CHEM04 - Ozone-depleting halogens in the atmosphere

Submitting Institution

University of York

Unit of Assessment


Summary Impact Type


Research Subject Area(s)

Chemical Sciences: Physical Chemistry (incl. Structural), Other Chemical Sciences

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Summary of the impact

The international Montreal Protocol limits the production of stratospheric-ozone depleting substances that contain chlorine and bromine. York researchers used the Atmospheric Chemistry Experiment (ACE) satellite to monitor the decay of halogen-containing molecules in the stratosphere and to re-evaluate their atmospheric lifetimes. This York research also determined that oceans represent a vast reservoir of organohalogens, which are released to air and impact significantly on ozone destruction. The research results have been incorporated into the conclusions of the World Meteorological Organization/United Nations Environment Programme (WMO/UNEP) Scientific Assessments on Ozone Depletion, the pre-eminent knowledge base used for international policy and domestic legislation. Experimental infrastructure created in this York research now contributes to UK Government obligations under the United Nations Framework Convention on Climate Change (UNFCCC) and informs it of long-term atmospheric change.

Underpinning research

Stratospheric ozone protects humankind and its crops from harmful ultraviolet radiation. Anthropogenic stratospheric ozone destruction is caused mainly by long-lived chlorine-containing molecules such as CCl4 and chlorofluorocarbons (CFCs), and bromine molecules such as halons (brominated fluorocarbons) and methyl bromide. The 1987 Montreal Protocol on substances that deplete the ozone layer and its subsequent amendments have resulted in the phasing-out of the production of many such chlorine-and bromine-containing species — preventing not only millions of cases of skin cancer deaths and cataracts, but also reducing emissions of halogenated greenhouse gases by the equivalent of more than 10 billion tonnes of CO2 at the end of 2008. In view of the steady progress made under the Protocol, former UN Secretary-General Kofi Annan called it in 2003 Perhaps the single most successful international agreement to date (

It is crucial to assess the performance of the Montreal Protocol in reducing the concentrations of ozone-depleting substances (ODSs) and to monitor the recovery of the ozone layer. Therefore, every four years the WMO and UNEP publish a report on the ``Scientific Assessment of Ozone Depletion'', carried out by the Scientific Assessment Panel (SAP). The York-based group, led by Bernath, contributed to the WMO ozone report by measuring global concentration distributions of many chlorine-containing molecules using data from the ACE satellite1 (

  • UV photodissociation of these molecules forms intermediates such as phosgene (Cl2CO) and ClFCO 1,2 and leads ultimately to the formation of HCl. ACE satellite measurements tested the accuracy of chemical models and showed the anticipated decline in HCl and other halogenated gases due to the implementation of the Montreal Protocol.
  • Atmospheric lifetimes are crucial parameters in models and the research group determined the relative stratospheric lifetime of CCl4 by the method of tracer-tracer correlations; there are surprisingly large uncertainties in these lifetimes (see 2010 WMO ozone report).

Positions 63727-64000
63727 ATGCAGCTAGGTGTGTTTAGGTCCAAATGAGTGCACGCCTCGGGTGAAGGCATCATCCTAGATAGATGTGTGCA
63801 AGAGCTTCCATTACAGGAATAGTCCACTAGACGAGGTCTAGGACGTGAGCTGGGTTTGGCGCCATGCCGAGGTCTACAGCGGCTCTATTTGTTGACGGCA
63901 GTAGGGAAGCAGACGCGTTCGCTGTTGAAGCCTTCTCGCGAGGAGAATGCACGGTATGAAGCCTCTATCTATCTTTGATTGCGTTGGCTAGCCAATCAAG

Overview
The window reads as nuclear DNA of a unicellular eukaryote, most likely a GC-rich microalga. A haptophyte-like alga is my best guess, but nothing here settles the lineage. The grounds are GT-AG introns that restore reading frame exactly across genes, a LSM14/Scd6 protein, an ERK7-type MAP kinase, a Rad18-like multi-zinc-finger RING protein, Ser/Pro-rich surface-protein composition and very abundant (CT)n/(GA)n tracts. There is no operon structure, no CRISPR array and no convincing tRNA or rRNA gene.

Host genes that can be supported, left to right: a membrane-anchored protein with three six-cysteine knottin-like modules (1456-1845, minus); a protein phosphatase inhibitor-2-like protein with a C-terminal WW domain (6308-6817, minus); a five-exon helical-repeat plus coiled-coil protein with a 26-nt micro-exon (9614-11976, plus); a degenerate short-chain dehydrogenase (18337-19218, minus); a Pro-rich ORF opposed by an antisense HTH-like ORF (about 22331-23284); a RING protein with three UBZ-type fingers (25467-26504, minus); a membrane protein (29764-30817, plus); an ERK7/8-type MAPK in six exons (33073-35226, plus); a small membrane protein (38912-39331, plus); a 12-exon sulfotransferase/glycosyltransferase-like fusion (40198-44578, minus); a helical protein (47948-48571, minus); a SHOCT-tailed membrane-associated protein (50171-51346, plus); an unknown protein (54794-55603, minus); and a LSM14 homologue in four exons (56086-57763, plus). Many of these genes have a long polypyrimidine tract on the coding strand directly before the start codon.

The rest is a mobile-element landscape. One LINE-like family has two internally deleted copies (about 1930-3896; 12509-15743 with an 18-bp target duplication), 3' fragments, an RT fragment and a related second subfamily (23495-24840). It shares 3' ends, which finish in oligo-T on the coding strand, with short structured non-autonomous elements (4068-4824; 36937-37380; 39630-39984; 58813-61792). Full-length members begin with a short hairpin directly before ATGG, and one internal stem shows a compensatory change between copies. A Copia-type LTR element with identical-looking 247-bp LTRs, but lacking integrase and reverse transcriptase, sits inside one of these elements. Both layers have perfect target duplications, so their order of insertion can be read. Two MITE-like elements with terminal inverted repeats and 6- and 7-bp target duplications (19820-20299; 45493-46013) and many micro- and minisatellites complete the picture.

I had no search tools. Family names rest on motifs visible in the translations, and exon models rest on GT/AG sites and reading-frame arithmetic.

• CCl4 is destroyed mainly by photolysis in the stratosphere giving phosgene. Fu et al. measured the first global distribution of phosgene2 and found that concentrations had declined from earlier in situ measurements owing to decline in the parent source gases CH3CCl3 and CCl4.
  • The York group found that the global distribution of FClCO,1 produced by photolysis of the parent CFC-11 (CF3Cl) molecule, agreed well with that calculated by an atmospheric model, giving confidence in the reliability of the emissions projections and the model.

Conventionally, it was thought that anthropogenic bromine compounds in the form of halons and CH3Br were the sole carriers of bromine into the stratosphere. However, calculated stratospheric Bry concentrations from measurements of BrO were too high by 15-40% to be explained by these halocarbons alone. The oceanic and atmospheric measurements of Carpenter in York showed that emissions of natural bromine compounds including CHBr3 and CH2Br2 from the marine biosphere, especially macroalgae, represent a major global source of bromine.3 Subsequent model studies showed that these emissions were sufficient to explain the discrepancy between modelled and measured stratospheric BrO concentrations. The York group demonstrated that ozone in the troposphere was also controlled over wide oceanic areas by natural halogen emissions,4 and this has led to public and policy debate on the potential contribution of such processes to the reduction of ground level ozone, a key pollutant (in contrast to the essential nature of stratospheric ozone).

Both the ACE and the tropospheric research are part of multi-centre programmes involving collaboration of York with other institutes in Canada, USA, Belgium, UK, Germany and France.

Key researchers:

Peter F. Bernath: Appointed 01/07/2006 as Professor,